Location: Southwest Watershed Research CenterTitle: Summer soil moisture spatiotemporal variability in southeastern Arizona
|STILLMAN, S. - University Of Arizona|
|NINNEMAN, J. - University Of Alaska|
|ZENG, X. - University Of Arizona|
|FRANZ, T. - University Of Arizona|
|Scott, Russell - Russ|
|SHUTTLEWORTH, W.J. - University Of Arizona|
|CUMMINS, K. - University Of Arizona|
Submitted to: Journal of Hydrometeorology
Publication Type: Peer Reviewed Journal
Publication Acceptance Date: 4/28/2014
Publication Date: 8/1/2014
Citation: Stillman, S., Ninneman, J., Zeng, X., Franz, T., Scott, R.L., Shuttleworth, W., Cummins, K. 2014. Summer soil moisture spatiotemporal variability in southeastern Arizona. Journal of Hydrometeorology. 15:1473-1485. https://doi.org/10.1175/JHM-D-13-0173.1.
Interpretive Summary: Knowing the amount of moisture in the soil is important for many different applications including meteorology, agriculture, and water management. Routine measurements of soil moisture are uncommon and, even when available, are generally not available over a wide area of interest such as a field or watershed. The purpose of this study was to take advantage of the unique long-term, spatially-distributed, soil moisture and precipitation dataset that has been collected over the past decade over the USDA-ARS Walnut Gulch Experimental Watershed to develop a method to determine soil moisture using more commonly available precipitation data alone. This model is then used to effectively increase the amount of soil moisture observations from the 13 to 17 normally available in any given year to the 37 to 88 available precipitation measurement sites and extend the time period of measurements from 10 (2002-2011) to 56 (1956-2011) years. The daily soil moisture over the watershed has a large spatial range following a summer thunderstorm and a small range during dry drought-like periods. Spatially and seasonally averaged soil moisture can be estimated nearly as well with the 13-17 soil moisture measurement sites as with samples at all rain gauge locations; however, estimates of daily spatial variability can be significantly hindered using fewer samples. The new longer-term and higher-resolution soil moisture dataset can be useful for new experimental applications such as hydrological modeling, soil moisture-sensing satellite calibrations, and plant growth models.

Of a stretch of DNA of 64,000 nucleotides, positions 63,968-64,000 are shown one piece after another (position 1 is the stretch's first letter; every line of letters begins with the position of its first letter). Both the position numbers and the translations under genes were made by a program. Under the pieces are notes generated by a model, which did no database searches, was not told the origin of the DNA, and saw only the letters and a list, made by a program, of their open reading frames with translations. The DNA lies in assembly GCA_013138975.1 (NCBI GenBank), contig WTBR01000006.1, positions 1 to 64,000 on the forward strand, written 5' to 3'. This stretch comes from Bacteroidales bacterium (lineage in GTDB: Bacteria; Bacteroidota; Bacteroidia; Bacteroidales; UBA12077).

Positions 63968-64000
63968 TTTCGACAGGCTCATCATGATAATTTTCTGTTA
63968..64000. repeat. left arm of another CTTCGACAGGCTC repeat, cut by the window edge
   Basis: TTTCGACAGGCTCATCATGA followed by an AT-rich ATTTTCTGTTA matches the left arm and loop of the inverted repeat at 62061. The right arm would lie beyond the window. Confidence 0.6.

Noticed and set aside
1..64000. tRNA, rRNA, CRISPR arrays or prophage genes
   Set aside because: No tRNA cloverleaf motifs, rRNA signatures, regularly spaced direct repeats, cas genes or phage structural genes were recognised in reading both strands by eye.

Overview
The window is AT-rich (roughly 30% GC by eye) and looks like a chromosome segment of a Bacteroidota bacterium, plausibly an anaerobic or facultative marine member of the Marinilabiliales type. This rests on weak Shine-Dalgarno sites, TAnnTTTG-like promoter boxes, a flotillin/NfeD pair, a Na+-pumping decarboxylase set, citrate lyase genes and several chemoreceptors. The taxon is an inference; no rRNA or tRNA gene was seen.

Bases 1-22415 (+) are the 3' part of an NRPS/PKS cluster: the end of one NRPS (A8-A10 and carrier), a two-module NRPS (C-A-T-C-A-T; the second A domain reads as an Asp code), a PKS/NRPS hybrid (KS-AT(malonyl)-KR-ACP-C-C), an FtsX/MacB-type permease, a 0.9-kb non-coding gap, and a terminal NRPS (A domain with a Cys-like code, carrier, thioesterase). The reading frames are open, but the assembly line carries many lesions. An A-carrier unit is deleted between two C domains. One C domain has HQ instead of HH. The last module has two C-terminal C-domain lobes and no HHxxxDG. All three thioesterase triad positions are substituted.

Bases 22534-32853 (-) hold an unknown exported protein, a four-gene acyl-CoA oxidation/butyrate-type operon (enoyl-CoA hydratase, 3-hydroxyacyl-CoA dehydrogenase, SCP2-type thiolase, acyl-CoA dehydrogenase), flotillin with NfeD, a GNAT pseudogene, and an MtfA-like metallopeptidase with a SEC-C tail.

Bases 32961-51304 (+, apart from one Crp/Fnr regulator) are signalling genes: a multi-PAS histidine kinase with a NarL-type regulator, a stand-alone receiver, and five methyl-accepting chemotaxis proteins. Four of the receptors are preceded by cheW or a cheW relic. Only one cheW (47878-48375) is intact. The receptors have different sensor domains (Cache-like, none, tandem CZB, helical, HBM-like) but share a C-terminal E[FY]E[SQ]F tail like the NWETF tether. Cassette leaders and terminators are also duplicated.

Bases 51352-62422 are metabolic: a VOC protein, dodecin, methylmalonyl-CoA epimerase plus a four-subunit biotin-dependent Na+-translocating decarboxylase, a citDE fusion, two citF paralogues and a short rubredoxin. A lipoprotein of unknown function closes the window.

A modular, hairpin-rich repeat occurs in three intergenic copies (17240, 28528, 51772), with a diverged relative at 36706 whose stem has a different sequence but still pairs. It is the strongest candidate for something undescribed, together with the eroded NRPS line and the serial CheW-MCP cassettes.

Technical Abstract: Soil moisture is important for many applications, but its measurements are lacking globally and even regionally. The Walnut Gulch Experimental Watershed (WGEW) in southeastern Arizona has measured nearsurface 5-cm soil moisture with 19 in situ probes since 2002 within its 150km2 area. Using various criteria to identify erroneous data, it is found that in any given period from 1 July to 30 September from 2002 to 2011, 13– 17 of these probes were producing reasonable data, and this is sufficient to estimate area-averaged seasonal soil moisture. A soil water balance model is then developed using rainfall as its only input to spatially extrapolate soil moisture estimates to the 88 rain gauges located within the watershed and to extend the measurement period to 56 years. The model is calibrated from 2002 to 2011 so that the daily in situ and modeled soil moisture time series have a high average correlation of 0.89 and a root-mean-square deviation of 0.032m3m23. By interpolating modeled soil moisture from the 88 rain gauges to a 100-m gridded domain over WGEW, it is found that spatial variability often increases when 88 (rather than 13–17) estimates are taken. While no trend in the spatial average surface soil moisture is found, large variability in the spatial average soil moisture from 1 July to 30 September is observed from year to year, ranging from 0.05 to 0.09m3m23. In addition to spatiotemporal analysis of WGEW, this gridded soil moisture product from 1956 to 2011 can be used for validation of satellite-based and reanalysis products and land surface models.